An appeal for investment against triple threat to world health
This letter is addressed to the leaders of Commonwealth nations.
The world faces challenges best when we face them together. As former leaders of Commonwealth countries, we are writing in support of the Global Fund to fight Aids, tuberculosis and malaria.
The Global Fund holds its seventh replenishment this year and will ask countries for a 30 per cent increase from the previous round in 2019. This is an ambitious request, especially given the economic strain people are feeling in the wake of the pandemic and the war in Ukraine. Any intervention has to justify itself, and the Global Fund does this. This uplift is necessary to reclaim the lost gains from Covid-19, accelerate the gains to ending Aids, TB and malaria, and build stronger and more resilient health systems to fight future pandemics.
The $18 billion that the Global Fund is asking for will help save 20 million lives over three years. This investment is essential, as we face a crucial juncture in the fight against Aids, tuberculosis and malaria, and for global health security as a whole.
The world must address the damage caused by Covid-19. There were significant cost increases and huge disruption to prevention and testing across all three diseases in 2020 and 2021. These losses need to be reversed, and progress towards ending Aids, TB and malaria by 2030 and meeting the SDGs must be accelerated. Allowing these diseases to move faster than our response risks millions of lives.
As the past two years have shown, we need to build stronger and more resilient health systems to fight future pandemics. The Global Fund invests $1 billion a year in this area at present and plans to double this to $2 billion between 2023 and 2026. This will enable the fund to support countries in building more effective health systems that are better able to prevent, detect and respond to infectious disease threats. A fully funded Global Fund will play a central part in stopping the next pandemic before it stops us.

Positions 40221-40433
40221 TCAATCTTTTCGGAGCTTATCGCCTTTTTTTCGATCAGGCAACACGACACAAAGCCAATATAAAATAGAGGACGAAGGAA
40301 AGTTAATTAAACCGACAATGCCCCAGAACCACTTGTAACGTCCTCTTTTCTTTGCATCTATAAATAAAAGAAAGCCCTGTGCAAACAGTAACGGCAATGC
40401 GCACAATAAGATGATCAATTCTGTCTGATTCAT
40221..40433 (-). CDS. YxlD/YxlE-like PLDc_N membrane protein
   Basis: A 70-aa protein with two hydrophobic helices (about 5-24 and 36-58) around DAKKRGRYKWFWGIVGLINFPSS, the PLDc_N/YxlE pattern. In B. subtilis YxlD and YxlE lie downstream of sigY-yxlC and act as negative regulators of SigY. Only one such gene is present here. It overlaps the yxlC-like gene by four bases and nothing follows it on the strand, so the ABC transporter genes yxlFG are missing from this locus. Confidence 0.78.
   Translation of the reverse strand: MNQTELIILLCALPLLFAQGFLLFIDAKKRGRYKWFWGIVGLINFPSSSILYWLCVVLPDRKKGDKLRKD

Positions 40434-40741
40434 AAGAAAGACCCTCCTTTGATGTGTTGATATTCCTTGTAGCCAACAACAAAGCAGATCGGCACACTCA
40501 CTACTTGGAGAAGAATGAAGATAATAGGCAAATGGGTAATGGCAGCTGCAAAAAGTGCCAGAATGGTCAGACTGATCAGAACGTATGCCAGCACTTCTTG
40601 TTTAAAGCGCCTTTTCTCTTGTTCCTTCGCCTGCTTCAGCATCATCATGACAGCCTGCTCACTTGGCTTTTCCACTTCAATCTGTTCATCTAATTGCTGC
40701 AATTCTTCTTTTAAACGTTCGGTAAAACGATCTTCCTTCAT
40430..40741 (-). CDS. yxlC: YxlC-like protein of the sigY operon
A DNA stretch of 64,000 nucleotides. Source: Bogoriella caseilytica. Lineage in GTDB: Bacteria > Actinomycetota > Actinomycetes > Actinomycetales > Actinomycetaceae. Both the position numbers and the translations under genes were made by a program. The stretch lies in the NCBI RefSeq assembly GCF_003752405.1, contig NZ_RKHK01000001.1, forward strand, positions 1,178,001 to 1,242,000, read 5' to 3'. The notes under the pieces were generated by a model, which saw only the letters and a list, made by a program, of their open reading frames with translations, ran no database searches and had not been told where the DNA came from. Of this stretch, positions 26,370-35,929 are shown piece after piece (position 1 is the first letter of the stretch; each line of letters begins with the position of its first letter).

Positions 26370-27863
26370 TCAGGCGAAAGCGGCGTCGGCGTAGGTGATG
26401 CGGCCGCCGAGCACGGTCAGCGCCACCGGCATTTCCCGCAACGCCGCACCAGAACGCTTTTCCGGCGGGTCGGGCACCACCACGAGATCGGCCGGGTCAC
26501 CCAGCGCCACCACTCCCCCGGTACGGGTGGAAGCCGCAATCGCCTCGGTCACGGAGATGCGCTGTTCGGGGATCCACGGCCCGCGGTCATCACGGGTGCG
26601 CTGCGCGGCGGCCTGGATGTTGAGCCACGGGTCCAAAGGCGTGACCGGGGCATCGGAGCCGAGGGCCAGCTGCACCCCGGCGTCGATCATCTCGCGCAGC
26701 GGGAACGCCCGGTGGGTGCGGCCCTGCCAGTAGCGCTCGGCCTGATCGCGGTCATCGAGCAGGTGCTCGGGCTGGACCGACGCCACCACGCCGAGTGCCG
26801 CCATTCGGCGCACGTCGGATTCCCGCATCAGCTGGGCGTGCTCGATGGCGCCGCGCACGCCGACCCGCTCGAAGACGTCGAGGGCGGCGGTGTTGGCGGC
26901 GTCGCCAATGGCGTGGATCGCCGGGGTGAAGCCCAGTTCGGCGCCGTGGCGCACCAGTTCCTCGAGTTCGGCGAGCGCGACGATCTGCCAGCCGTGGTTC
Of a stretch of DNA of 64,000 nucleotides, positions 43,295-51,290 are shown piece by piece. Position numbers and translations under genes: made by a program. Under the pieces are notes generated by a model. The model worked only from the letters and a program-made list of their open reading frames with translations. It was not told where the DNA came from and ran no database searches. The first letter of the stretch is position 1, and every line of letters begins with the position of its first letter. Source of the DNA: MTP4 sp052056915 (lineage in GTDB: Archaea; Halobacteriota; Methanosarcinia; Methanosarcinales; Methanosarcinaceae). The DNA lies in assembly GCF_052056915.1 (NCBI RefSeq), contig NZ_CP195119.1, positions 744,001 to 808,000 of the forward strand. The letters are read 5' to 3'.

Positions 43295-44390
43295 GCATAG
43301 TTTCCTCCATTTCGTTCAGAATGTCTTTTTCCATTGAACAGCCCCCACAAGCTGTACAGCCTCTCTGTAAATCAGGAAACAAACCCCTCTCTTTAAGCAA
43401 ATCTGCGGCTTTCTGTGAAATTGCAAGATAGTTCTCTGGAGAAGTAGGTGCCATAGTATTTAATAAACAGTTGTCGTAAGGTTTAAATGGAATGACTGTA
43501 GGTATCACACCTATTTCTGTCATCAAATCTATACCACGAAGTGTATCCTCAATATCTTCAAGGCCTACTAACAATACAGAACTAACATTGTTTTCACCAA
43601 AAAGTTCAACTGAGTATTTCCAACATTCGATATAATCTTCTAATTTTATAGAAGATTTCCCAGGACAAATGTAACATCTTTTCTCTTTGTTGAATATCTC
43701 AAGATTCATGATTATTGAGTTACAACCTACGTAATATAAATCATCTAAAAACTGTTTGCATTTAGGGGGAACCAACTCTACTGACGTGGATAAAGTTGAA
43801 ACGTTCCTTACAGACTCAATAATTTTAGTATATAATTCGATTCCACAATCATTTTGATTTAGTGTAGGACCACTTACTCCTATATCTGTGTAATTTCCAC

The Global Fund’s record speaks for itself, having saved 44 million lives since its creation in 2002, with many of these in Commonwealth countries. We are close to finishing the fight against these killer diseases, and face a choice. We can either invest in something that works or we can allow progress against three of the biggest killers in human history to be lost.
As Commonwealth countries meet, we must show our support for renewed investment in global health. We call on the leaders of our countries to renew their commitment to an initiative that has played a key role in the health of our countries — for a better, safer and healthier world for all. Current world events can feel overwhelming, but the Global Fund’s achievements remind us that today’s challenges can be tomorrow’s history.
David Cameron (British Prime Minister, 2010-2016)
Gordon Brown* (British Prime Minister, 2007-2010)
Manmohan Singh (Prime Minister of India, 2004-2014)
P.J. Patterson* (Prime Minister of Jamaica, 1992-2006)
Joyce Banda* (President of Malawi, 2012-2014)
Marie-Louise Coleiro Preca* (President of Malta, 2014-2019)
Cassam Uteem* (President of Mauritius, 1992-2002)
Helen Clark* (Prime Minister of New Zealand, 1999-2008)
John Key (Prime Minister of New Zealand, 2008-2016)
Geoffrey Palmer (Prime Minister of New Zealand, 1989-1990)
Jenny Shipley* (Prime Minister of New Zealand, 1997-1999)
Sir Rabbie Namaliu (Prime Minister of Papua New Guinea, 1988-1992)
James Michel* (President of the Seychelles, 2004-2016)
Kgalema Motlanthe (President of South Africa, 2008-2009)
Chandrika Kumaratunga* (President of Sri Lanka, 1994-2005)
* Denotes the signatory is a Member of Club de Madrid, the forum of democratic former presidents and prime ministers